- Wild Turkey is as Versatile as Domestic Poultry
- Don’t Hesitate to Try Something New
- This Turkey Parmesan Recipe is Easy for Hunters
By Jim Low
Rain and wind made hunting conditions less than ideal for the first week of this year’s spring turkey season in Missouri. As a result, I wasn’t feeling choosy when a sassy jake made amorous advances to my hen decoy at 6:30 Sunday morning.
Bragging rights don’t come with shooting jakes, but the upside is that they are fine eating.
I put the legs in the pressure cooker for half an hour and boned out the meat, then ran it through the meat grinder for use in turkey salad sandwiches. I don’t use seasonings, because wild turkey leg meat has its own rich flavor, as if it had been cooked with a mix of herbs.
I planned to brine the breast halves and smoke them over charcoal and sassafras wood, but before I got started, I sat down to spend a little time with my long-suffering wife. She was watching a cooking show, where the celebrity chef was making chicken parmesan. It looked so good, I decided to try it with some of my jake’s breast meat. It was amazing. I didn’t measure anything, but here’s how to do it.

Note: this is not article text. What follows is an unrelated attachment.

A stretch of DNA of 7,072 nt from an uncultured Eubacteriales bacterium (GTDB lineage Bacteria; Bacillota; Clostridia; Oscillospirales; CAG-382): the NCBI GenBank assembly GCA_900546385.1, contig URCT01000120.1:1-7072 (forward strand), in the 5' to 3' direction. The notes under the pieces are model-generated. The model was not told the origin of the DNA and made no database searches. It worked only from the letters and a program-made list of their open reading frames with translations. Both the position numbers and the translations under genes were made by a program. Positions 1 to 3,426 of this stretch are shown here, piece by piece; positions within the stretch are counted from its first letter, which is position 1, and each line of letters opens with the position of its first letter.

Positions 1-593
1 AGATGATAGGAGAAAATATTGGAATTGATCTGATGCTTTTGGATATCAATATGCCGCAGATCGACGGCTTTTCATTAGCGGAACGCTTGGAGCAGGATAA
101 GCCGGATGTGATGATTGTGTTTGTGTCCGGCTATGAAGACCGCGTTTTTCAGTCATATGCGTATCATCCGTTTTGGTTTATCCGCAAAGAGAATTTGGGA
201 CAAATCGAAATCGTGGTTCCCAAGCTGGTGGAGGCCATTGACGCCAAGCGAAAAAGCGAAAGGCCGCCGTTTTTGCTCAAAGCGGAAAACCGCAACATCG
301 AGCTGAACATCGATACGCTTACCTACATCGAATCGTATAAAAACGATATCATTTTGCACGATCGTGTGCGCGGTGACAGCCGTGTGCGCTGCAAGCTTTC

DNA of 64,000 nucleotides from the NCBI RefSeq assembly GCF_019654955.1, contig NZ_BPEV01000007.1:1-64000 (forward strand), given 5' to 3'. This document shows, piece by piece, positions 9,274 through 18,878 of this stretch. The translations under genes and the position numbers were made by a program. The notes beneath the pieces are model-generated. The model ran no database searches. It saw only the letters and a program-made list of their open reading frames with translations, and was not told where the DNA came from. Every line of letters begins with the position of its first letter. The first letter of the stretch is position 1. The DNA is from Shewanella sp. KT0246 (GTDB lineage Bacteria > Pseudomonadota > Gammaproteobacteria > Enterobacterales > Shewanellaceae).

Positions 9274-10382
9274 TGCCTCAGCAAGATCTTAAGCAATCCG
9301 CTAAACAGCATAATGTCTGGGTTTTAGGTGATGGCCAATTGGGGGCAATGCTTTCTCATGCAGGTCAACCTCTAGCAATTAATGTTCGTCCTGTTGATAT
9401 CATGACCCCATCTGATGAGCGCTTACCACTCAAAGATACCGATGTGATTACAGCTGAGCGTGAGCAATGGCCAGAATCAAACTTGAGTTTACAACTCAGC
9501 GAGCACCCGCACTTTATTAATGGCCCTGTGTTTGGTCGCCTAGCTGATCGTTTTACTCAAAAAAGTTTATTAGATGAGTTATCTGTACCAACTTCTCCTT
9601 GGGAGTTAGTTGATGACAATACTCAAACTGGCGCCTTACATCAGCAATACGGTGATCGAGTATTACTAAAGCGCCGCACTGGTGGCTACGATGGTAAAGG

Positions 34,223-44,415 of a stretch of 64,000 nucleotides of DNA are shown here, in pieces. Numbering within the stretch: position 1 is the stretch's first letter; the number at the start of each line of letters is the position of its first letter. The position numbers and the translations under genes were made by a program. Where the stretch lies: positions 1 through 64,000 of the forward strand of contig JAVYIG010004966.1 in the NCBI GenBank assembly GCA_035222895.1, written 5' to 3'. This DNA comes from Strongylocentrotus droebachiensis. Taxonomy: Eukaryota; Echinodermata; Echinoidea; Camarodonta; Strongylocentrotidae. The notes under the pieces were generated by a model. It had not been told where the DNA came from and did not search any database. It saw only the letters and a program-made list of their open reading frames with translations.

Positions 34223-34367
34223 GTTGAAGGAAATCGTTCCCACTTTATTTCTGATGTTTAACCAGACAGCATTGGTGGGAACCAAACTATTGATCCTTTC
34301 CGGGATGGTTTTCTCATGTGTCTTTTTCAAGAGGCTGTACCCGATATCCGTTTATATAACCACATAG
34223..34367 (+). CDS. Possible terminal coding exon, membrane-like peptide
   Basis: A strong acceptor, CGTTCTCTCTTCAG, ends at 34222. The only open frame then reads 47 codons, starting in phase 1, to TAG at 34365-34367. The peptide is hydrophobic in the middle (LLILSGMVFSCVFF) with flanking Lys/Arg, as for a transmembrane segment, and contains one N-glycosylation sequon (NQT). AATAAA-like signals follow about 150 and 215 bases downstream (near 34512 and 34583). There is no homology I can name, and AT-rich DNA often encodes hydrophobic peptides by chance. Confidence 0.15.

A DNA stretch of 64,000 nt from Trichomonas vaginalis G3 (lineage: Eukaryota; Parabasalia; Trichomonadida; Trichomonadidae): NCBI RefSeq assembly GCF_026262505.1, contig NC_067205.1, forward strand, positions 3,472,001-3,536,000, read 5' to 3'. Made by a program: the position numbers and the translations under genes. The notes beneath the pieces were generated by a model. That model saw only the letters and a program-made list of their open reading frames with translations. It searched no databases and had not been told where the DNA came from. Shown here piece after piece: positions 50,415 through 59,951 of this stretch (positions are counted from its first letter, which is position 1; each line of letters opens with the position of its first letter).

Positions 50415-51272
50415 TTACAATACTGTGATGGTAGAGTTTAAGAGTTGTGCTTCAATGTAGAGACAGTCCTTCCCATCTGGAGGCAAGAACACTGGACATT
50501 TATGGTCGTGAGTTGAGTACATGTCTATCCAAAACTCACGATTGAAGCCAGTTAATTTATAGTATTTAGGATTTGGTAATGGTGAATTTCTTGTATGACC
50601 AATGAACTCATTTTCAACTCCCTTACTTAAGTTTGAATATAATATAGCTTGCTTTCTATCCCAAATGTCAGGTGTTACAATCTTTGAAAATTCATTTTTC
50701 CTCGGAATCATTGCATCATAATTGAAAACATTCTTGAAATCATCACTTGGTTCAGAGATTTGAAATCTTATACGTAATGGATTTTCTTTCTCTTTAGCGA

Slice about a pound of breast meat across the grain half an inch thick and flatten the resulting cutlets with a tenderizing mallet. Coat both sides with equal parts of grated parmesan cheese and Italian-flavored bread crumbs. Fry the cutlets in a big, deep skillet or Dutch oven with olive oil until they are golden brown. Transfer them to a plate and set aside.
Add olive oil to the skillet and sauté three medium-sized, diced yellow onions and three large cloves of minced garlic until the onions begin to brown.
Add an 8-ounce bottle of sun-dried tomatoes – including the oil they were packed in – and cook another five minutes. Remove the onion mixture to a bowl and set aside.
Add 1½ cups of dry white wine to the skillet and scrape the bottom to dislodge the delicious remains of frying. Simmer this liquid until it is reduced by half. Add 8 ounces of tomato sauce and season with fennel, oregano, rosemary and/or basil.
Return the onion mixture to the skillet and stir in an undrained, 8-ounce can of mushroom pieces.
Place the turkey cutlets on top, cover and cook for 30 minutes.
Serve with toasted and buttered slices of hearty, herbed bread. I happened to have a loaf of “herb de Provence” bread that I bought for half-price from the mark-down rack at a local supermarket. It was perfect for the occasion. Crusty French bread would be good, too.
Add a dollop of sour cream on the side if you aren’t afraid of the calories.
Garnish with fresh chopped scallions and shaved parmesan cheese, and congratulate yourself for doing justice to a magnificent game bird.